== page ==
Your 2012 resolutions


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I know how busy for the last few weeks, so I’ve taken the liberty of putting together some potential resolutions for you and your team in 2012.

This is a fairly extensive list, and you’re probably already very good at most of these things. Even so, there might be one or two areas where improvement will have a positive impact on your business.

If you will, let me know which of these are right for you, and tell me about any of your resolutions that I’ve missed.

1. Taking your customer experience to the next level. Your store/company’s customer experience is good, but deep down you know it could be so much better.

2. Improve your staff’s sales abilities. Your staff is really nice and delivers a very good customer experience. Now you aim to translate that to higher conversion and average sales.

3. Better clienteling. As online sales continue to grow and outpace traditional retail, in some segments the personal relationship between the customers and staff will become vital to keeping and maximizing customers.

4. More relevant marketing. The good news is you’ve got your Facebook page up and you’re posting on a fairly regular basis. The bad news is you have no idea the impact it’s having on your business. That probably means it isn’t having much.

5. Increase accountability within your store/company. This could be in all sorts of different areas. Maybe it’s expecting more from your frontline employees. It might also be holding managers and district managers more accountable for each store’s sales performance.

6. Move the underperformers up or out. If you’re tired of talking about the same underperformers over and over, maybe 2012 is when you finally improve their performance or promote them to customer. Yes, this goes hand in hand with #5.

7. Challenge and grow your top performers. The worst thing you can do is to not continue to develop your top people. It might be time to either create a new program for high-potential employees or, at the very least, figure out a way to better leverage their talents.

8. Invest more time and focus on developing your people. Unless you’re competing on price you’re probably competing with your people and the service/experience they deliver. Are you spending the appropriate time and energy on them?

9. Be more comfortable giving people the direct feedback they need to be successful. One of the managers I work with recently said to me, “I can’t believe I coach without thinking about it! It feels natural now to give feedback at anytime, to anyone, and not worry about how it will be taken. We all “get it” that it is just information we need to get the results we want!” That’s how we all need to think.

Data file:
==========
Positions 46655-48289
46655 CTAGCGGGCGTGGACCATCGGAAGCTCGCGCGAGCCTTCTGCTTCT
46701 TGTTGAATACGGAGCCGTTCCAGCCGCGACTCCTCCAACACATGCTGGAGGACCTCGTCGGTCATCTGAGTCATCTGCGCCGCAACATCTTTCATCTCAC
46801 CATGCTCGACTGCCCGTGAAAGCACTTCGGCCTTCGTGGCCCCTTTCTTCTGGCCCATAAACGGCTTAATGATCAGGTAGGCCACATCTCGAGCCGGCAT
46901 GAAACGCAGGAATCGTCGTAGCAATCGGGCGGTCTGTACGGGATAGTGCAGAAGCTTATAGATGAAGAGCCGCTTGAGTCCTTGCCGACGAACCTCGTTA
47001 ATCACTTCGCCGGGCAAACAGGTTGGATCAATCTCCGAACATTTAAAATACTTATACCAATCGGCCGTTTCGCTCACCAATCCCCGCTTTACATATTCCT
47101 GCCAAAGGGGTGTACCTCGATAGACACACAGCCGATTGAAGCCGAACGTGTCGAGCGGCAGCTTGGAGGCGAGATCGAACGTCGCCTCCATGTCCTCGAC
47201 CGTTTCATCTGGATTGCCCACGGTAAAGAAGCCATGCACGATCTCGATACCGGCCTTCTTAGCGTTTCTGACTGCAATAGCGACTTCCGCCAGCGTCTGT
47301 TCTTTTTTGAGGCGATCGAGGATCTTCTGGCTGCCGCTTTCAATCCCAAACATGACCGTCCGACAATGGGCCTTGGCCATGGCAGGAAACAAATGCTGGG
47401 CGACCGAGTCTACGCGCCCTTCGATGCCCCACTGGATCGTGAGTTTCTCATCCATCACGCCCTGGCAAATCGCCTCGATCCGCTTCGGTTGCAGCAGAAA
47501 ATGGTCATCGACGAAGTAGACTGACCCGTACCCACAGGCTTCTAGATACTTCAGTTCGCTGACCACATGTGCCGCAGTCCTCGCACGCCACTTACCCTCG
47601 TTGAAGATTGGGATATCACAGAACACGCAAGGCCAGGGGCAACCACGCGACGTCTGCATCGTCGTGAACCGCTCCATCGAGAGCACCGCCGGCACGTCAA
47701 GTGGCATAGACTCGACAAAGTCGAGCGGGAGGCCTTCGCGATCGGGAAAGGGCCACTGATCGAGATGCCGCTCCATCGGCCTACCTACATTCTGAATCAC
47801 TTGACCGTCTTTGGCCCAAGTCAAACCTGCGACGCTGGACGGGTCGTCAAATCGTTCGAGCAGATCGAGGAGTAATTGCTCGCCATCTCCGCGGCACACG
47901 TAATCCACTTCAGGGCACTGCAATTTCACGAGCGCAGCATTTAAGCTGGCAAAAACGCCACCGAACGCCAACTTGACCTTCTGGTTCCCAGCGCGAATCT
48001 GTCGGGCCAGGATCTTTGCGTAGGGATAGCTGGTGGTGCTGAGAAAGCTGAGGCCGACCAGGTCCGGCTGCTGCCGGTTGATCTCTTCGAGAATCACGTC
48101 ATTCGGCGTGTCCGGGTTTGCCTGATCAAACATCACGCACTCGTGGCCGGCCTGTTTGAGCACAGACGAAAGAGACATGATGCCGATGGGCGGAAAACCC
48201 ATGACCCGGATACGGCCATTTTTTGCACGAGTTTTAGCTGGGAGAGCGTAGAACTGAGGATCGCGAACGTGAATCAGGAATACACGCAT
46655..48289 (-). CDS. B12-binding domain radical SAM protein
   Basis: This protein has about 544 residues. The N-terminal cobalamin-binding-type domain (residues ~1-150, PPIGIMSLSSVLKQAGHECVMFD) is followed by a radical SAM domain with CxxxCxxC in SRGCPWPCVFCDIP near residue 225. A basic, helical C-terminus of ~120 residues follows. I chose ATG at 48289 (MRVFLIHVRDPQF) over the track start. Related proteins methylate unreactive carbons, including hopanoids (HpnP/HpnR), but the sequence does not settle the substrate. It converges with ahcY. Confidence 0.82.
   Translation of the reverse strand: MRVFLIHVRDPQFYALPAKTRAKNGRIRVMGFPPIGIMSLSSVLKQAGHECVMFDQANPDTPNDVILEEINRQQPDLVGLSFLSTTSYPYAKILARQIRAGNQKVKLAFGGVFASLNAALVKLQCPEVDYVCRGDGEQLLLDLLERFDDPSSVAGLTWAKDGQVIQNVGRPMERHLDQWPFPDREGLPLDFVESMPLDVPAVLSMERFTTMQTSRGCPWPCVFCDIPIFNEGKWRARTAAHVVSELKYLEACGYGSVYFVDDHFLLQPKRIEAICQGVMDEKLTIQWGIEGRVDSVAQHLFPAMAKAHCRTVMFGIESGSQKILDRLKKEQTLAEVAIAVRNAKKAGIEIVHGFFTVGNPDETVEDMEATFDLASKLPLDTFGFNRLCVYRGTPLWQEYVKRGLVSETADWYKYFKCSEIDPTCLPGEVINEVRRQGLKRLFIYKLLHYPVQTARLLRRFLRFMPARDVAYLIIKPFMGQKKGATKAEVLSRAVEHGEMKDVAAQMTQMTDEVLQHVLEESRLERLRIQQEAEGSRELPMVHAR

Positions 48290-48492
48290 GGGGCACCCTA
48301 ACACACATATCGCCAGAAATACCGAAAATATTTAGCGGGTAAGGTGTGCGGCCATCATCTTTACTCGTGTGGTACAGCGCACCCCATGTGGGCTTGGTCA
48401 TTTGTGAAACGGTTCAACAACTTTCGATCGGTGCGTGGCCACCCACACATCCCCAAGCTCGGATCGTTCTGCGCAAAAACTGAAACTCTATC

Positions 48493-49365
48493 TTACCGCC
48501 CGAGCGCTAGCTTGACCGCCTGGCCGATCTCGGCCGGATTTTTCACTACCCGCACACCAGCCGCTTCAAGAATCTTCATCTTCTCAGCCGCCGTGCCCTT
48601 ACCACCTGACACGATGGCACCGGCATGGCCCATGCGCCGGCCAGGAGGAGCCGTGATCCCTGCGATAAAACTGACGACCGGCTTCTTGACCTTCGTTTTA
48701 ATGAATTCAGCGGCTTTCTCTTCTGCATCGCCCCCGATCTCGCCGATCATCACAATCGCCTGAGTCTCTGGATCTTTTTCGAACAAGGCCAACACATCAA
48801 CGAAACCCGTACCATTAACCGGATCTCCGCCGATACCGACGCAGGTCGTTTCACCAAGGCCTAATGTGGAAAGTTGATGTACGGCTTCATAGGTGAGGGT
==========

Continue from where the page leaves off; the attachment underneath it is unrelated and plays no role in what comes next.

10. Improve your hiring process. This could be interpreted to be about improving the quality of the people you hire, but I don’t want anyone to think that you haven’t hired good people. You just need to get better at your process so you can do that more consistently.

11. Standardize your training and development. Chances are you and your stores/staff are good at training new people. The challenge is that no two new hire trainings are the same.

12. Work more strategically. Some people say you should work smarter but not harder. I think if you’ve survived the economy we’ve had for the last few years you’re pretty smart. A lot of people they just need to work from a better-defined plan and then work the plan.

13. Delegate more. I hesitated about putting this on the list since most of the time delegation isn’t the real issue. It’s usually either that people can’t give up control or they don’t have the quality of staff to delegate to. Whatever the reason, you probably need to do less.

14. Become a better merchant. Whether it’s buying, visual presentation, or financial management, you know that if you improve in this area you’ll see an improvement to the top and bottom lines. Frankly, I put this at the bottom of the list since I know that most of you I know are stronger at these things that the above items. But hey, they’re your resolutions.

15. Be more action oriented. Your list of things you were going to do or wanted to do is probably longer than what you did. Don’t feel bad, that’s true for most of us. But did you do what you know you needed to do to be more successful? The road to mediocrity is paved with good intentions.

So let me ask, what will your resolution be for 2012?

Republished with author's permission from original post.

Doug Fleener
As the former director of retail for Bose Corporation and an independent retailer himself, Doug has the unique experience and ability to help companies of all sizes. Doug is a retail and customer experience consultant, keynote speaker and a recognized expert worldwide.


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